Madisyn Cox Vindicated, Process Works, But Nobody Wins

Photo Courtesy: Peter H. Bick

Commentary By Dan D’Addona.

Madisyn Cox won her appeal, got her suspension lifted and has vindication.

Unfortunately, she still isn’t the winner of the situation.

FINA, which administered the suspension, made the correct call based on the facts, then when more facts were gathered in the appeal, again made the right decision to reduce the suspension to six months.

But despite them doing everything by the book and the process working correctly, FINA didn’t win either, having one of the top swimmers in the world miss out on major international competition.

Nobody won.

Cox is vindicated, yes, but because the suspension took place before nationals and was not overturned until well afterward, she missed out on a chance to be on the U.S. national team for the next two years. Definitely an unfair reality for one of the world’s best swimmers on the rise.

Thankfully, she was able to prove that the Trimetazidine detected in her test was found in a multivitamin called Cooper Complete Elite Athlete — a substance she listed as having taken on her doping control forms in February.

This is not the first time a high-profile athlete has been suspended, and then vindicated. In 2008, Olympian Jessica Hardy tested positive for a banned substance at the Olympic trials and missed the Beijing games, though her suspension was reduced to a year after it was adjudicated as contaminated supplement use. She would go on to make the Olympics in 2012.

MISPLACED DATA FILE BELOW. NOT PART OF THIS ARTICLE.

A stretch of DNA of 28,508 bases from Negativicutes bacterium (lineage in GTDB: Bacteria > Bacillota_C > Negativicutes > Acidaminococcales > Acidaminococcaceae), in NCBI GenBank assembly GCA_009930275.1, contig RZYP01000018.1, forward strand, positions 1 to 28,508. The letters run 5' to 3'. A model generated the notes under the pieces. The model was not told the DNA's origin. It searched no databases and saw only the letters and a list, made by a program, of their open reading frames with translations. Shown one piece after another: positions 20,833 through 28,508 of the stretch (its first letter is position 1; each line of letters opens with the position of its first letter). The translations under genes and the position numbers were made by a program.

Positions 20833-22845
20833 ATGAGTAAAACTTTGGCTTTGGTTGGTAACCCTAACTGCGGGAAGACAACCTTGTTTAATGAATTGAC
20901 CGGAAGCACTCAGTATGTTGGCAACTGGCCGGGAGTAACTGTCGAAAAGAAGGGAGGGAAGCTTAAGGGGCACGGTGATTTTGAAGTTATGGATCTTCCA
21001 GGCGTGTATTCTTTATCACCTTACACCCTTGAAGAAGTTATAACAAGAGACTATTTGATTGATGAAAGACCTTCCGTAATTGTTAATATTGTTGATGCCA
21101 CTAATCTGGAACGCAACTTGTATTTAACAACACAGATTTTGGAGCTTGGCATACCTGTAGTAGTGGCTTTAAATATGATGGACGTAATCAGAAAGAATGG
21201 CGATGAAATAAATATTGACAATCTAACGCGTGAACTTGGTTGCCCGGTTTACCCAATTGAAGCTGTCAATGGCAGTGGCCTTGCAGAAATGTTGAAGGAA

But Hardy had to pay the ultimate price by missing the Olympics before getting her name cleared, and wait a long time to earn redemption by making the Olympic team four years later.

The Cox ordeal didn’t happen in an Olympic year, but she still paid a hefty price. This happens to be the year that Nationals can get a swimmer on the national team for the next two years. So even with a short suspension and missing nationals and Pan Pacs, she has no chance to make worlds or any other international meet next year.

She is vindicated but redemption in the water will take some time.

It has been devastating for Cox, who has acted extremely professional throughout the process.

She did the right thing, but wasn’t the winner. FINA did the right thing, but wasn’t the winner.

Hopefully, the winners will be future athletes who learned from Cox’s situation and were able to test their own supplements and prevent a situation like this from happening in the first place.

All commentaries are the opinion of the author and do not necessarily reflect the views of Swimming World Magazine nor its staff.

7 Comments

7 comments

  1. avatar
    Aurea

    FINA and the swimming world need to stop being naive about contamination. There should be an organization that actually punishes the labs not following guidelines. Those scientists behind the committee should investigate all details carefully and audit products, labs and scientists behind these unfortunate decisions. Swimmers are not scientists and FINA should have a third party investigating cases like this.

  2. Aurea Gupton